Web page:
Gail Simone writes on her Red Sonja/Tarzan #3, published recently from Dynamite Entertainment. Pick up your copy and read along; we'll give you the first few pages to get you started.
I keep talking about this, how this book is just a dream come true for me. I've wanted to write Tarzan since I used to pretend to be him in my adventures in the forest around my family's farm when I was a kid. And Red Sonja is in that tiny trinity of characters I could write forever, if given the chance.
I was very lucky to be able to include some of my favorite stuff from the Tarzan books that are very rarely covered in the film and other adaptations. There's some ERB deep cut stuff in here, fair warning! So here we go!
We pull a little bit of a trick on the reader here, as obviously, you're supposed to think we're talking about Tarzan, but…
It's a funny thing, but I've always loved the sidekicks and partners. Robin, Tonto, Kato, all of those. I know time has passed some of these portrayals by a little bit, but I loved all those characters as a kid. I always found them way more interesting, more loyal, more generous as characters.
It's the same way for me with Korak. As much as I love Tarzan, which I hope is obvious, I adored the idea of Korak, a son who was raised like a gentleman, but was more ferocious in some ways than his father, who was raised by apes.
And while I'm at it, holy crap, look at Walter Geovani's remarkable art here!
Money is interesting in ERB's books. He once said that he utterly failed to see the nobility in being poor, and all indications are that he was a hardcore workaholic. Even so, many of his characters were very contemptuous of greed and the lust for gold.
If you're used to Korak from the comics, he comes off a bit as Tarzan-lite, in a way. But from his first starring role, he's actually a bit more ruthless and unforgiving in some ways, than Tarzan himself. He terrorizes his school masters, he thinks nothing of killing, and very little of death at all.
Too fun to imagine a mix of the Mars of H.G.Wells and that of Burroughs.
This is a bit of a cheat, as I don't believe it was ever stated for CERTAIN that Tarzan's jungle estate was in Cameroon, but it was definitely implied.
PAGE 9, PANEL 2:
Now here's something that I just find fascinating. I did not make any of this up, Korak in his first starring role, in SON OF TARZAN, falls in love with a young girl he believes is of Middle Eastern descent. And she actually is almost the hero of the novel, in many ways. Her story is incredibly compelling, and they fall in love and marry, after being enslaved in the jungle. This is pretty surprising stuff for the time of the novel's writing, in some ways. It's always made me kind of bummed that this never shows up in the films or even the comics…that Tarzan has a grandson, and a kickass daughter-in-law.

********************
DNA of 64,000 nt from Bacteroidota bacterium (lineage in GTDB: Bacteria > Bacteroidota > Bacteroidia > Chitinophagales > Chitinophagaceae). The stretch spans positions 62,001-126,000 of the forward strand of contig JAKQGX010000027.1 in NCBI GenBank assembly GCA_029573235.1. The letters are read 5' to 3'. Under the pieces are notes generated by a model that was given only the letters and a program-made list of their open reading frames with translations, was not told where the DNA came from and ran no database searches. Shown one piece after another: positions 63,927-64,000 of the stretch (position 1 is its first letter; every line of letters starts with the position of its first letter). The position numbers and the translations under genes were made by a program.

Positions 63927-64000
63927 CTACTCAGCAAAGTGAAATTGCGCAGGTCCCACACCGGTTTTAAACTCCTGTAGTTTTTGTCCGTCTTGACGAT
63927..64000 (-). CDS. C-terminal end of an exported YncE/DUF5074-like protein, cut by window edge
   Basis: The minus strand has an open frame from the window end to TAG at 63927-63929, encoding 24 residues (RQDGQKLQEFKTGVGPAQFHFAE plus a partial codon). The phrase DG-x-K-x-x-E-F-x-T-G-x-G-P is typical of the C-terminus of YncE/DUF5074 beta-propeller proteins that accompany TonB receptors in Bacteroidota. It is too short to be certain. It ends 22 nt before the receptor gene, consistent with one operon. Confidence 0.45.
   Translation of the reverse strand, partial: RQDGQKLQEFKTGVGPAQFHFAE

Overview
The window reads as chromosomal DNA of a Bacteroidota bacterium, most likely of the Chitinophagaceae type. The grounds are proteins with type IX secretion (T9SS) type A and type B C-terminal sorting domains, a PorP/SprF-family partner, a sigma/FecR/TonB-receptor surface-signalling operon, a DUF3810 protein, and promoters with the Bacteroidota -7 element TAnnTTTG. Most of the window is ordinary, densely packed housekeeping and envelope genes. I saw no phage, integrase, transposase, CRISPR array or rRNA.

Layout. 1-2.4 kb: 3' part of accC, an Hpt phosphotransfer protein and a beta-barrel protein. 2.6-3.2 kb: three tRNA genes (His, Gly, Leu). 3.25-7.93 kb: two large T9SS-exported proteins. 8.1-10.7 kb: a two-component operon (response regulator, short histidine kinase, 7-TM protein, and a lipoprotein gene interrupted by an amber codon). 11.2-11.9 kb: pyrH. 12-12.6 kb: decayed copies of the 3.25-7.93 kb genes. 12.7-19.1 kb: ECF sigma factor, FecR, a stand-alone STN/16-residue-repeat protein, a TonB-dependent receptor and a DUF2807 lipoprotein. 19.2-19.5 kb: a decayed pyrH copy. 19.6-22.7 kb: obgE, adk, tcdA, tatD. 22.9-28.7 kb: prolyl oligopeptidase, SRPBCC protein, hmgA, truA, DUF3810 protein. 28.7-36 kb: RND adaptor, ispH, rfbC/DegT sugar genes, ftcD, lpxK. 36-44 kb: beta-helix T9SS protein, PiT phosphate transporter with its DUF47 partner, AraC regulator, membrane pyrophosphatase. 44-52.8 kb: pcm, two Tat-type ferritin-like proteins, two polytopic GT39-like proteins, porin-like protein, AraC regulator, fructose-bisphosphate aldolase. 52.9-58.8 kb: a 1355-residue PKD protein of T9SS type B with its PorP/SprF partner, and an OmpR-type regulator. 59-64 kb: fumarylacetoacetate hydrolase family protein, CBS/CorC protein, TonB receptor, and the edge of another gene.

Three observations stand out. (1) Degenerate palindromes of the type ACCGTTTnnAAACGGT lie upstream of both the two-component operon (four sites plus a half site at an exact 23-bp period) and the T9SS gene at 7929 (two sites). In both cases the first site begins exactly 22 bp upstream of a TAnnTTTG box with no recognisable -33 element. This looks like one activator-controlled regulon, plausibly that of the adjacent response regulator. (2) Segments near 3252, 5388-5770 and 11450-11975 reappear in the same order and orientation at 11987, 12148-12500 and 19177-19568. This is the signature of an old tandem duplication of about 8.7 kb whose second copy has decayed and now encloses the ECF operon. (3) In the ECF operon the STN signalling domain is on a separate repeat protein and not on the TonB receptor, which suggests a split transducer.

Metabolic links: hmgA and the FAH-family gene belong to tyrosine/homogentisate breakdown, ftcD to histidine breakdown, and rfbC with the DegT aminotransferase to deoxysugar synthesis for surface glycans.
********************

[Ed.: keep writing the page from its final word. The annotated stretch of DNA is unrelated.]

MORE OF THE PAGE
Young Jackie doesn't cry, even in deadly danger. And his mother trusts him to hang on. That says a lot.
I've spoken about this a lot, but the Waziri tribe in Tarzan's stories were individuals. They are good and bad, noble and not-so-much. There are many tropes of the times, but there's also a real attempt to present them as fully realized characters.
I write a lot of villains, one might say I have a reputation for them. I probably have not personally disliked a villain ever as much as I hate Eson Duul. His selfishness, his avarice, his unending narcissism. He is not an allegory of anyone, he's just a massive jackhole. I haven't gotten this much hate for a villain from readers since Junior in Secret Six.
Also, the unexpected ape in the trees is possibly my favorite scene this issue.
I take it back, it's this one.
I almost turned this book down, because I had a difficult time finding the key element to hang the whole book on. And when I found it (hopefully!), it was this. Family. Both Sonja and Tarzan's families are killed, both are orphaned. And yet, Tarzan is adopted EVERYWHERE. By the apes, the elephants, the Waziri, and finally by English society. He has almost too MANY families. And Sonja is alone at the end of all her travels. I think that's meaningful, and it felt like something to hang this story on.
Incidentally, it also points to a little something interesting. ERB gave families to almost all his major, ongoing heroes. Robert E. Howard, much less so. I wonder if that is reflective of their own lives?
This page delights me. It's not just the remarkable acting of artist Walter Geovani, it's also the promise of reckoning for evil done, and the scent of adventure hangs in the air.
This is what I love about the pulps. You know adventure's on the way.